Centuries ago, man pondered if there were advanced beings on cosmos-dancing planets like Mars and Venus. What seemed worlds away has been brought closer by developments of human technology, where satellites have peered into the lifeless surfaces of our nearby planets. Lately, with more advances in human technology, we’ve gained the ability to look at far more distant places and wonder again if there was anyone there to say hello back.
Those advances are brought to us by the space satellite Kepler – and satellites like it – which detect exoplanets.
No, we can’t zoom our powerful telescopes to view alien races that look like sentient Koala Bears when they are playing checkers. What we can see, however, is the total light given off by the stars, and whether the light from those stars fluctuates in any way.
When the light detected by Kepler decreases for a set amount of time and increases suddenly, that means a distant planet has passed over the light of the star. We call these alien worlds exoplanets. Exoplanets are planets outside of our own Solar System.
For a specific star, (KIC 8462852, also known as Tabby’s star) a strange and exciting phenomenon has been observed. The star’s luminosity, or the amount of light a star gives off and reaches us, has shown several dips in its intensity, all at random increments. While a planet would be periodically moving in front of this star and dipping its light every so often, whatever is in front of this star is a jumbled mess of random objects obstructing the light view!
Whatever is obstructing that light source has scientists’ hearts and minds a flutter with curiosity.
That being said, scientists over the years have pondered about what ultra-advanced civilizations would build. “What is one thing these beings would definitely need?” these scientists ask themselves. “And how would they achieve that need in a very efficient way?”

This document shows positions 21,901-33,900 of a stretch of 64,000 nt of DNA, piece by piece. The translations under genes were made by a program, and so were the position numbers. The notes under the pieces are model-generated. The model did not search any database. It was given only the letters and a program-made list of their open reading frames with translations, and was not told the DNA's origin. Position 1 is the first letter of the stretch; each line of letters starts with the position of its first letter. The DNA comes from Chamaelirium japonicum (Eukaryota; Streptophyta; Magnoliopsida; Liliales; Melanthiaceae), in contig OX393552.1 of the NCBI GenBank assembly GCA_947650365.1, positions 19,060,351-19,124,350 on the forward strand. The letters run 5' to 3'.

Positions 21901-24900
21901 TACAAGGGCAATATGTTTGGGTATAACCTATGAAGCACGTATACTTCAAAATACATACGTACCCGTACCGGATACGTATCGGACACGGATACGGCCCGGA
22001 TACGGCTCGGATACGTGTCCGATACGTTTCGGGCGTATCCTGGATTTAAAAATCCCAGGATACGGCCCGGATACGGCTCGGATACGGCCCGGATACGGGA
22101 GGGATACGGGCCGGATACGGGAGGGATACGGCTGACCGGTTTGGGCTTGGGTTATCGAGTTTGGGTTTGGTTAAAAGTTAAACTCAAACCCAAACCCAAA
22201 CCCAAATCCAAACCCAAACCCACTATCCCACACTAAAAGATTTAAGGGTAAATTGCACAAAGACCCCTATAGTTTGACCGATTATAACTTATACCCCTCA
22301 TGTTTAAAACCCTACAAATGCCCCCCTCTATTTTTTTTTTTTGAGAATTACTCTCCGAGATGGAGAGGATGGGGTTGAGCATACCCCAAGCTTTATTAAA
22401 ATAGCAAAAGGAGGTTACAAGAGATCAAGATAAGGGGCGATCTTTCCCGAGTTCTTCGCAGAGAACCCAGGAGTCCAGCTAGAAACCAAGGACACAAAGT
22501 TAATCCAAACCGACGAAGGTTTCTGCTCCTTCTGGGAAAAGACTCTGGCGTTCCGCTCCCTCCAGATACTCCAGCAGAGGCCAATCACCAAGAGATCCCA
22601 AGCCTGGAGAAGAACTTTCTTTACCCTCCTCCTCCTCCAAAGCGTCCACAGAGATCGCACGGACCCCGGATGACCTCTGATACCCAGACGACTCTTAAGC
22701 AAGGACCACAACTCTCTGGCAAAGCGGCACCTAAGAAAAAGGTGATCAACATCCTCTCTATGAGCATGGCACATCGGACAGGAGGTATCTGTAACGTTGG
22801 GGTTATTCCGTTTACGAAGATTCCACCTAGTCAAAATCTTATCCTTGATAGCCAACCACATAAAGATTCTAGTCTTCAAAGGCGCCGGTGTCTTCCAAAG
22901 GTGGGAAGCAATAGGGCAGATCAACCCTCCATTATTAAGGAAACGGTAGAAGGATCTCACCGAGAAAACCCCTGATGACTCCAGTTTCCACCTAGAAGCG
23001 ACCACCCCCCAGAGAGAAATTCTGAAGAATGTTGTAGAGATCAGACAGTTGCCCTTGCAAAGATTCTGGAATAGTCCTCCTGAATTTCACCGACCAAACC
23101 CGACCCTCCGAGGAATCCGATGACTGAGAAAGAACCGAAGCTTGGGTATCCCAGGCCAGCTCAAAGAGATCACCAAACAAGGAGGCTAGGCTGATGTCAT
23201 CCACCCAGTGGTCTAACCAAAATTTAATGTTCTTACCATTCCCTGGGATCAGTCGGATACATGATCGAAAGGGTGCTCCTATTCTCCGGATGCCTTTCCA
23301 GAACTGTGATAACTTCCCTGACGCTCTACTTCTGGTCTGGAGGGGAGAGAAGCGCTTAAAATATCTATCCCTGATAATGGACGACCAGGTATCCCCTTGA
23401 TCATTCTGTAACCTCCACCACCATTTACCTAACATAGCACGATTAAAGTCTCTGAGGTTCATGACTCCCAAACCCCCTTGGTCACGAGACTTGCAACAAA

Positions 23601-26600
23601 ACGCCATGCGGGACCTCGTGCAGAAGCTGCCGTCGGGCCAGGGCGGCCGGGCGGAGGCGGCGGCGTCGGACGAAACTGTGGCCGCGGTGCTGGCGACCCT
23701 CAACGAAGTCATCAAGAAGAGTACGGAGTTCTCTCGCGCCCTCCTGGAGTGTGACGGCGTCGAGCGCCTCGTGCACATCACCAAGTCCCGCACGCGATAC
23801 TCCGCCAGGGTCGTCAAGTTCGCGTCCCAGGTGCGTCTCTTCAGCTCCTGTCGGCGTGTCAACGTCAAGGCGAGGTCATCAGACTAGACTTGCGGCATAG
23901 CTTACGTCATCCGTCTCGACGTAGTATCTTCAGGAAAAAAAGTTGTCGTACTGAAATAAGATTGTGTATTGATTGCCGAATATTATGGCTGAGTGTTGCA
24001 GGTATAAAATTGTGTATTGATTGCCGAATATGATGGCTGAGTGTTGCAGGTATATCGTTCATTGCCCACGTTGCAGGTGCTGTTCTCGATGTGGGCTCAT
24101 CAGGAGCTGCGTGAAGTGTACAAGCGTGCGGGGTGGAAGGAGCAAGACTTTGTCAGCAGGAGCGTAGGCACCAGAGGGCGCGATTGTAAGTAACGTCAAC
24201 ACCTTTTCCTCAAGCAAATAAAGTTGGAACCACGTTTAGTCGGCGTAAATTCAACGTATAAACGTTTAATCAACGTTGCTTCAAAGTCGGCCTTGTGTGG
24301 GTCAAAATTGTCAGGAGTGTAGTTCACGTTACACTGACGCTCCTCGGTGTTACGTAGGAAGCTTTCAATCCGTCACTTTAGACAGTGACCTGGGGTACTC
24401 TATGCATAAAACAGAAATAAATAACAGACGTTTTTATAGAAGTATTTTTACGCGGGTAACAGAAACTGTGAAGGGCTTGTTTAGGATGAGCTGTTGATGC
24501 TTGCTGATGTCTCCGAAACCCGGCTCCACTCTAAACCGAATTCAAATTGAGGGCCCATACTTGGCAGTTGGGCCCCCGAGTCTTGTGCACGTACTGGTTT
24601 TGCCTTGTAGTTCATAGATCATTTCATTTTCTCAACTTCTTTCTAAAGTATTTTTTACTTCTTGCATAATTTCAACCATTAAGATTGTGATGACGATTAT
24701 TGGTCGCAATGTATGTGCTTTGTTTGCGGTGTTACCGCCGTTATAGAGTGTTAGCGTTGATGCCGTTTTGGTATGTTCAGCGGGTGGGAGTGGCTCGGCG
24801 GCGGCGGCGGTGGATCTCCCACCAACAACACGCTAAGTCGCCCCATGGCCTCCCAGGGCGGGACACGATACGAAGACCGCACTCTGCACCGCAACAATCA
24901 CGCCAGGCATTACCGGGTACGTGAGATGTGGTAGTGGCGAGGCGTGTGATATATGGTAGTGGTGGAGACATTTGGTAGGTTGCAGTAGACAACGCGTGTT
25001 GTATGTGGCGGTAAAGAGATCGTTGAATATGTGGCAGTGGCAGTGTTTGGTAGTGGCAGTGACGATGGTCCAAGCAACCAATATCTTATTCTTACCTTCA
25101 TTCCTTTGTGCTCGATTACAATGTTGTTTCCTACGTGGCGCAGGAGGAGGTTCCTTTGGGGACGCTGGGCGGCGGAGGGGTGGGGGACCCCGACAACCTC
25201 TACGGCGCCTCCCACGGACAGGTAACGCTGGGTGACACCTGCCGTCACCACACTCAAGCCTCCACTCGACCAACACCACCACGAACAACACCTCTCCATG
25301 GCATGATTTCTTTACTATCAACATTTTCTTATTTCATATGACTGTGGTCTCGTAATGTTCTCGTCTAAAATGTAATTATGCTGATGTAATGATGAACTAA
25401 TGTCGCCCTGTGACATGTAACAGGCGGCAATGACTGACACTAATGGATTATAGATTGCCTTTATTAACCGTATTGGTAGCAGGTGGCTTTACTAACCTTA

The obvious answer, according to scientists, is energy. All civilizations will need something to generate ungodly amounts of sweet, surging volts, amps, and joules of electricity to meet their expanding technological capabilities, along with their population. What would allow a civilization to meet these demands, with energy to spare?
What theoretical scientists call a “Dyson Sphere”. This hypothetical object would grant a race of super-smart beings seemingly endless amounts of energy. How would they do it? Why, by building an enormous mega-structure that encompasses – or merely partially blocks – some of a nearby star. Think of it as the next step in solar panels. (Elon Musk should be abducted by these hypothetical aliens anytime now.)
I know what you’re thinking.
“Why do you immediately go to there?! An enormous, futuristic power plant? It could just be a facility that manufactures space pens!”
Well, okay. That’s a fair point. But consider the following: We’re almost 1,500 light years away from this faint beam of light, and yet, we can detect this object passing in front of the star. It is very unlikely (impossible?) a civilization would dedicate that much attention to building space pens. Even though I’m quite positive the quality of these aforementioned pens would be out of this world.
This structure would take an endless supply of natural resources and would not be easy in the slightest to build, let alone maintain and draw energy from. But that’s what makes them super-smart beings. They’ve already figured the hard part out.
The idea that this could be an alien mega-structure is speculation. There has been nothing found to tell us that this could be the work of aliens. In fact, honed in upon the pinpoint of light, astronomers have all but ruled out aliens as an explanation for this phenomenon.
An alternate explanation, say scientists, is that this could be an asteroid and comet hodgepodge of obliterated space rocks, with no sense of order or style. Astronomers are keeping a watchful eye and ear to watch and listen for anything that could tip them off, though. Until then, hone your checkers game. A sentient koala could be awaiting your challenge.